Yet autobiographical facts inevitably make a difference to how we read. If it were discovered tomorrow that Wordsworth had grown up in Sussex, not the Lake District, The Prelude would be no less magnificent, but it wouldn't be the same poem: the understanding between Wordsworth and his readers that it's autobiographically truthful would have been violated. Non-fiction always implies some such understanding. When Harold Brodkey wrote a piece for the New Yorker that began "I have Aids", readers were moved; they'd not have been moved if it had turned out Brodkey was making this up, though they knew him to be a writer of fiction. There have been other interesting non-fictional books about illness and death in recent years: Joseph Heller's No Laughing Matter, Tim Lott's The Scent of Dried Roses, Ben Watt's Patient, Jean Dominique Bauby's The Diving-bell and the Butterfly. The claims they make on us depend on our conviction that their ordeals really did happen as described. There have been columns of this kind, too - Oscar Moore on having Aids, Ruth Picardie and John Diamond on having cancer. Perhaps illness and death are special cases, requiring solemn observation of category lines. Certainly there'd be a sense of outrage if these writers had secretly been enjoying good health.
Away from hospital, it's possible to be more playful. When Paul Theroux published a book with the title My Other Life he called it a novel just as he had his earlier My Secret History. But the main character is a novelist called Paul Theroux, whose background bears a striking resemblance to that of the real Paul Theroux, also a novelist. Other characters in the book include Anthony Burgess and Queen Elizabeth II, as well as some whose real-life lineaments are recognisable but whose names have been changed. Whether any, some or all of the events described actually happened or not, Theroux isn't telling. Or rather he is telling, story-telling, asking us to enjoy his book for its own sake without worrying overmuch whether it's true. This isn't something every reader will feel able to do. Thomas Hardy once said that there was an "infinite mischief" in "the mixing of fact and fiction in unknown proportions".Certainly, Theroux is being mischievous when he writes in his preface: "As for the other I, the Paul Theroux who looks like me - he is just a fellow wearing a mask. It is the writer's privilege to keep some facades intact and use his own face in the masquerade. It was the only area in which I took no liberties. The man is fiction, but the mask is real." This preface is signed "PT", which could be a confession of authorship but might stand for "prick-tease" or even "post-modern trick". It is a tricksy preface, yet the texture of the stories themselves is old-fashioned, intimate, dependable. They seem honest. Even if they're not honest, they're true.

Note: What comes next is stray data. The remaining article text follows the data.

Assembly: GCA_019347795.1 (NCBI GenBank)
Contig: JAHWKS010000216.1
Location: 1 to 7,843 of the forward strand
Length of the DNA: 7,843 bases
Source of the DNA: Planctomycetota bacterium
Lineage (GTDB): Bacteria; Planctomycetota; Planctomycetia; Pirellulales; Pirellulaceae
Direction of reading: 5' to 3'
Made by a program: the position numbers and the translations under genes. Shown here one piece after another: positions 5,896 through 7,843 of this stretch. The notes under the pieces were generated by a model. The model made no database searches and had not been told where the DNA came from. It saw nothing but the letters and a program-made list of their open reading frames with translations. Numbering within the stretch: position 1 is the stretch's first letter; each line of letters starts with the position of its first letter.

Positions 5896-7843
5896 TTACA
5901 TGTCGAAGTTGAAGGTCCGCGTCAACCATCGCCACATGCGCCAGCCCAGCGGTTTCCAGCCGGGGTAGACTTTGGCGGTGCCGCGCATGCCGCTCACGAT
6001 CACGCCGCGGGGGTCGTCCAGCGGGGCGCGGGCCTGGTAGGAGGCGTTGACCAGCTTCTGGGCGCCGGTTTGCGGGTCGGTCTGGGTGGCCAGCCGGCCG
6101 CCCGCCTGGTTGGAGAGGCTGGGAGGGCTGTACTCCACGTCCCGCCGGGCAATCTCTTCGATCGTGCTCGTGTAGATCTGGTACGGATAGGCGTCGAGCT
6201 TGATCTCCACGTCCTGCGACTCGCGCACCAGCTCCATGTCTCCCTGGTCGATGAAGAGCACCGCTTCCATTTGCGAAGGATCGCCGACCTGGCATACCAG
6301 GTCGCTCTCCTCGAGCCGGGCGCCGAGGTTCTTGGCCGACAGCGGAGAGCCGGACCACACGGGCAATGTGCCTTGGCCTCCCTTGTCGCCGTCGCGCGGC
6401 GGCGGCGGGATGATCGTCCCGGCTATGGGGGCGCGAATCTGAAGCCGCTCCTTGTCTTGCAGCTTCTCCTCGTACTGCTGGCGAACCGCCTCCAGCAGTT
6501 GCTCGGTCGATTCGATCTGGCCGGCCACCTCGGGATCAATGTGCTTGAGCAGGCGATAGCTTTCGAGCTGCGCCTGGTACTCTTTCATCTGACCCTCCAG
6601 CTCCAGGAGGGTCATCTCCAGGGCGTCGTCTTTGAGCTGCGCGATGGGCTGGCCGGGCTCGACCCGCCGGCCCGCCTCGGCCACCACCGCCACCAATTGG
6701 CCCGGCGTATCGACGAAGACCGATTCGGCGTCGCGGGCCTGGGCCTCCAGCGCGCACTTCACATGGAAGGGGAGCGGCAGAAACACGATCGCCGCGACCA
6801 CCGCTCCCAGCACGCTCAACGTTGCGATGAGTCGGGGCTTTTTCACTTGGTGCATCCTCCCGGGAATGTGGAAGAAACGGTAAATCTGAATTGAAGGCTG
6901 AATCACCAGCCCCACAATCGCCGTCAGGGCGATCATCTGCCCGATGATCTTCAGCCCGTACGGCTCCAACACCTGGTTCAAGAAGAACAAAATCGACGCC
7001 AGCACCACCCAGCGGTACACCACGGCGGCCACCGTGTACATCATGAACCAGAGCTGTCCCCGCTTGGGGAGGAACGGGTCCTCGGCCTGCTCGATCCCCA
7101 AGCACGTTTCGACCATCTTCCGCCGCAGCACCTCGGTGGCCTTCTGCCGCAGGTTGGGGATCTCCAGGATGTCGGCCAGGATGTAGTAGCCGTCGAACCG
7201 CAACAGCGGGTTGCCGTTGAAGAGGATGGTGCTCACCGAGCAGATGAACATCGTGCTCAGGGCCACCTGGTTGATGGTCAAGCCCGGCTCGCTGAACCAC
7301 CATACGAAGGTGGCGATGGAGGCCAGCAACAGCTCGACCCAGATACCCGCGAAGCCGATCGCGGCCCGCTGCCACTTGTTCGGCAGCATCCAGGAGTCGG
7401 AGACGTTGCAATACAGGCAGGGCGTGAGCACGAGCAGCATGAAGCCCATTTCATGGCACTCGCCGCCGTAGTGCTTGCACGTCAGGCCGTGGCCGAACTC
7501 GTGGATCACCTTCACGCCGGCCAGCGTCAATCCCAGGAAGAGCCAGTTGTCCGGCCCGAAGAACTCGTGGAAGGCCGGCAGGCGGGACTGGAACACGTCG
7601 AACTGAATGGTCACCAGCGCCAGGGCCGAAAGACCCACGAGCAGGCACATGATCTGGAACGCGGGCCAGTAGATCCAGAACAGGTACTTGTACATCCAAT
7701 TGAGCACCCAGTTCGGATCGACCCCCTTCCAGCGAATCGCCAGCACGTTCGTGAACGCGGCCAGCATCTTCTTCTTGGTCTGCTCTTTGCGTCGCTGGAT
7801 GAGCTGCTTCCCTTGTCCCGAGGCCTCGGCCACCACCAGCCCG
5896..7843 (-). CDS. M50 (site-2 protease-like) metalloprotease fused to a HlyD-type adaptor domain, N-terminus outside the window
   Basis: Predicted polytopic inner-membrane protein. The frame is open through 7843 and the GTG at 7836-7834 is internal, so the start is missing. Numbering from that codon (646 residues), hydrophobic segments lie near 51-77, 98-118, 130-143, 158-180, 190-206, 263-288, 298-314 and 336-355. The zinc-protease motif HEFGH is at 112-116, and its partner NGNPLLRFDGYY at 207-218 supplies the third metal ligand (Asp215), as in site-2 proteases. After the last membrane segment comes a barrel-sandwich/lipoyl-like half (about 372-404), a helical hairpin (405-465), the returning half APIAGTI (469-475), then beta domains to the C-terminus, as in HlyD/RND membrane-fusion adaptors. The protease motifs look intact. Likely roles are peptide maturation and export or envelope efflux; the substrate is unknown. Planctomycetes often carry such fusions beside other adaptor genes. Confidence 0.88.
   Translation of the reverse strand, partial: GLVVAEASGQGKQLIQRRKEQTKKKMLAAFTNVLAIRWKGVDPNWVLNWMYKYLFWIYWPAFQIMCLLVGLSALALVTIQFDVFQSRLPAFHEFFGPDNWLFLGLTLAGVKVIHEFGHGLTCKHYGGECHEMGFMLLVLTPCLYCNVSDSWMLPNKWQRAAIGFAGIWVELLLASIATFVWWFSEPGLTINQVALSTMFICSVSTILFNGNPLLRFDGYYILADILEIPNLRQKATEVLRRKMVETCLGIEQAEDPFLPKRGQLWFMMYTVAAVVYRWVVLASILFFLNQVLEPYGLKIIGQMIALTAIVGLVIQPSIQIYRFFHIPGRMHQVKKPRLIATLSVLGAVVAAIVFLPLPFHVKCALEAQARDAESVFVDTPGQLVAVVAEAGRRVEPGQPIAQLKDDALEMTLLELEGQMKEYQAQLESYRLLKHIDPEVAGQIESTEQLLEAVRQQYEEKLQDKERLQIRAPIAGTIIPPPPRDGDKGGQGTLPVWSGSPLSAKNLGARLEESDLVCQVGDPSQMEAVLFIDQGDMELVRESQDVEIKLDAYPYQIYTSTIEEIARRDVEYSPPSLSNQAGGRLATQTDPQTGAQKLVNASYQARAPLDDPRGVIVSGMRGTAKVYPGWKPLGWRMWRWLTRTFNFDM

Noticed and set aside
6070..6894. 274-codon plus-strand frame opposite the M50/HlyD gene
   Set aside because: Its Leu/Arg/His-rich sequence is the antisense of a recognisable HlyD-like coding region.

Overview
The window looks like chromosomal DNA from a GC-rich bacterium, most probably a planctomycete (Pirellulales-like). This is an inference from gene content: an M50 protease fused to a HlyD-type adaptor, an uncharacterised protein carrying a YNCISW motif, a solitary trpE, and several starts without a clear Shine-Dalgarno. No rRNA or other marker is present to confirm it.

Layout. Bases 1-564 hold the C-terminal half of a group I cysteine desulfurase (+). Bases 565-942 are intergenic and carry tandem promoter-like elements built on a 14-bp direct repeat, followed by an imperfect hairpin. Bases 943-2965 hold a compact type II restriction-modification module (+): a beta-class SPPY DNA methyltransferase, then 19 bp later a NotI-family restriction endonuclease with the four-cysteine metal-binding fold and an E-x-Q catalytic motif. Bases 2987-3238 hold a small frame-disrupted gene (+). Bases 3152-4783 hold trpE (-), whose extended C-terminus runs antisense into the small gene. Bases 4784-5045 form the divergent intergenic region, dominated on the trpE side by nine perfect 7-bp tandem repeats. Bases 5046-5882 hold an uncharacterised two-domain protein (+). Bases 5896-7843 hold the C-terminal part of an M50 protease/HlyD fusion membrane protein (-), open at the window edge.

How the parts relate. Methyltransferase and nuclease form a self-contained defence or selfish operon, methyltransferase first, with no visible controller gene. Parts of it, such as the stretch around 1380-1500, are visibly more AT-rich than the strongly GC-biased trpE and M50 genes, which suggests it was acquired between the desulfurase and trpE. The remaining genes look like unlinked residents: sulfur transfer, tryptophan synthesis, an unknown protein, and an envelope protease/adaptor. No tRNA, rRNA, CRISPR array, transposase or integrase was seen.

"All the best stories are true" ran the logo to a non-fiction award a few years ago. The slogan is seductive, but it's equally arguable that all the best stories (Aesop, Homer, Chaucer, Shakespeare, Grimm, Tolstoy) are made up. Great fiction, by carrying readers along with it, by informing and enticing and absorbing them, creates its own truth - truth that may be truer than the truest memoirs. Some memoirs of public life are notorious for their economy with recorded fact. Memoirs of private life (and most recent narrative non-fiction is of this kind) aren't easily checkable in that way, yet are assumed to have reliable narrators. A little wariness seems appropriate, since memoirs depend on memories, which are often false. When an author recalls in exhaustive detail a scene from 30 years ago we may wonder if it happened exactly that way.
If we don't wonder, it's because the narrator has convinced us of his honesty. The narrator may be an invention, made real merely through words set down in a certain order on the page. But if he bears the same name as the author, in effect seems to be the author, the reader will be more inclined to trust him. This is the special contract which non-fiction offers, and once it has been established the reader will feel uneasy if something appears to be made up. As Janet Malcolm puts it in her book The Journalist and the Murderer, a novelist